Proper Authorities (proper Disciplinary Authority):
The immediate governing body of the team or teams involved.
Equipment worn by players for the sole purpose of protection from injury. Recommended equipment should be commercially manufactured.
Shorthanded means that a team is below the numerical strength of its opponents on the ice. When a goal is scored against a shorthanded team the minor or bench minor penalty which terminates automatically is the one which causes the team scored against to be ‘shorthanded’. Thus if an equal number of players from each team is each serving a penalty (s) (minor, bench minor, major or match only), neither team is “shorthanded”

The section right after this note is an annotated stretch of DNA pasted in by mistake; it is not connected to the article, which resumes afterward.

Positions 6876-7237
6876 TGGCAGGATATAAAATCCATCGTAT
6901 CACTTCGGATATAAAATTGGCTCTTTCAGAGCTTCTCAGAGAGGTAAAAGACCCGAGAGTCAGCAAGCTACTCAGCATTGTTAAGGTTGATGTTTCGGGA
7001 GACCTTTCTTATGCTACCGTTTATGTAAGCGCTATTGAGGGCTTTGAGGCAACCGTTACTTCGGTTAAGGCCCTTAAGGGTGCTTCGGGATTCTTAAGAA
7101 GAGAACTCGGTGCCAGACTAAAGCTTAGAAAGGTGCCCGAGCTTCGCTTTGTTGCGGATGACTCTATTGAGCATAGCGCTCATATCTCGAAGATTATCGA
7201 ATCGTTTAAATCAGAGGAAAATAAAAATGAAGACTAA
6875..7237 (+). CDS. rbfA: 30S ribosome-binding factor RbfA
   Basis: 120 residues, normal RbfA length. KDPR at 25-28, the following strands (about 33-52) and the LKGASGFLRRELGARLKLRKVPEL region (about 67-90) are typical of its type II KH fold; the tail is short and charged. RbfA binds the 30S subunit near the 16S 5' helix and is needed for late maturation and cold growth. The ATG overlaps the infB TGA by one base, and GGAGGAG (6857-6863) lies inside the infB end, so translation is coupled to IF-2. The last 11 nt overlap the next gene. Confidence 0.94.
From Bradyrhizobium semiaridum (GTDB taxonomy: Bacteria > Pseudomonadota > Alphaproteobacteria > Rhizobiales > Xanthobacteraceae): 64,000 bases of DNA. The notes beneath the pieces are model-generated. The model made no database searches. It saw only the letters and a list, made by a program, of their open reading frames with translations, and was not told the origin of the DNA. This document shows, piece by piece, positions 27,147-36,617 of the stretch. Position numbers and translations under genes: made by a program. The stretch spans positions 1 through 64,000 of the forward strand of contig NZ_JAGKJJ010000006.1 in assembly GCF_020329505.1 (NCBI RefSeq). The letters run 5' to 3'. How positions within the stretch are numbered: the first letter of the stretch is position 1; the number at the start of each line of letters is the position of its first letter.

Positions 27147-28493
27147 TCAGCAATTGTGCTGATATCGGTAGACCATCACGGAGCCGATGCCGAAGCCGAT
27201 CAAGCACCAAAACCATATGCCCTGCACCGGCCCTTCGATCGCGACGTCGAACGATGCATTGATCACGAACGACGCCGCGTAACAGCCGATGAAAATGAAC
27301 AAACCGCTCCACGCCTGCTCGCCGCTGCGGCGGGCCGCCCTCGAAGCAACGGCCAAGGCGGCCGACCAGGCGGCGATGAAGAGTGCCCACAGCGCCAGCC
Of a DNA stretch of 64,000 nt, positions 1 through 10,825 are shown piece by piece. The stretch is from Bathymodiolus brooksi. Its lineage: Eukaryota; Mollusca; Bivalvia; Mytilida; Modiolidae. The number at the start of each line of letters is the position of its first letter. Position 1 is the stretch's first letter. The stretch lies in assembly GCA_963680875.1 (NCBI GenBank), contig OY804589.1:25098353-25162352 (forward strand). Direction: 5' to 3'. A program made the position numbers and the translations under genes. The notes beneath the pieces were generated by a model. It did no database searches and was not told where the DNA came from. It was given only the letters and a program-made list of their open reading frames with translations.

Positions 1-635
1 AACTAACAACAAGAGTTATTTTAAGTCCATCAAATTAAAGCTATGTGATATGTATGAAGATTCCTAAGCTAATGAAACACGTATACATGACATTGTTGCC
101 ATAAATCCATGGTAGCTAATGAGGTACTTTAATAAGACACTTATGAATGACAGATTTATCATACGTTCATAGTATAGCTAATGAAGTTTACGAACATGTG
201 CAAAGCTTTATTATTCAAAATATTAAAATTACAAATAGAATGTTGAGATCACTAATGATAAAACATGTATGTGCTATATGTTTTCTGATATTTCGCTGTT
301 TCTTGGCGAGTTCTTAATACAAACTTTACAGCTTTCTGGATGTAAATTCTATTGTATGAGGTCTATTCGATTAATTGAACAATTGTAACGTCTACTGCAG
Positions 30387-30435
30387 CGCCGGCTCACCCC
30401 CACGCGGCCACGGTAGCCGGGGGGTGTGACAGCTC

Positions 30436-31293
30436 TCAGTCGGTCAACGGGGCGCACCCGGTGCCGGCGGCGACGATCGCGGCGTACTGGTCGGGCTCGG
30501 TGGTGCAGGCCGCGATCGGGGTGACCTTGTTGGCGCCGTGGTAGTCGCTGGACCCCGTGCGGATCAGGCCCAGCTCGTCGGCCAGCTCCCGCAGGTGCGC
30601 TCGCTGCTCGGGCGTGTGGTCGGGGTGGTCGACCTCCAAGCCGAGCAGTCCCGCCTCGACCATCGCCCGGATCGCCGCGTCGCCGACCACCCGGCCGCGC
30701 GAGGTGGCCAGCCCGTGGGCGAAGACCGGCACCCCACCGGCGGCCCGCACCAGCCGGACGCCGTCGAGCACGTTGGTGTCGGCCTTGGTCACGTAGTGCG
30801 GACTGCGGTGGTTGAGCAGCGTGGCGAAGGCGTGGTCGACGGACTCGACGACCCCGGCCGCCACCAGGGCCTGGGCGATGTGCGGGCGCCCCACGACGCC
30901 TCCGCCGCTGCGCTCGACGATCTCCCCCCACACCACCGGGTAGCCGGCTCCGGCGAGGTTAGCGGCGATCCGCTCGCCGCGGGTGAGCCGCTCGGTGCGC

The action of a striking or attempting to strike an opponent with a stick or of swinging a stick at an opponent with no contact being made. Tapping an opponent’s stick is not considered slashing.
The action of poking or attempting to poke an opponent with the tip of the blade of the stick while holding the stick with one or both hands.
A designated goalkeeper on the Official Scoresheet who is not then participating in the game.
A substitute player can be one of the following: a player serving a goalkeepers penalty, a player serving the penalty(s) for a player who was injured, a player serving her team’s bench minor penalty.
A person responsible in any degree for the operation of a team, such as a Team Executive, Coach, Manager or Trainer.
Time-Out (Curfew definition):
A curfew game is one in which the game must end by a certain time of day. Conversely, a non-curfew game is one which will be played to clock time conclusion, regardless of how long the game lasts.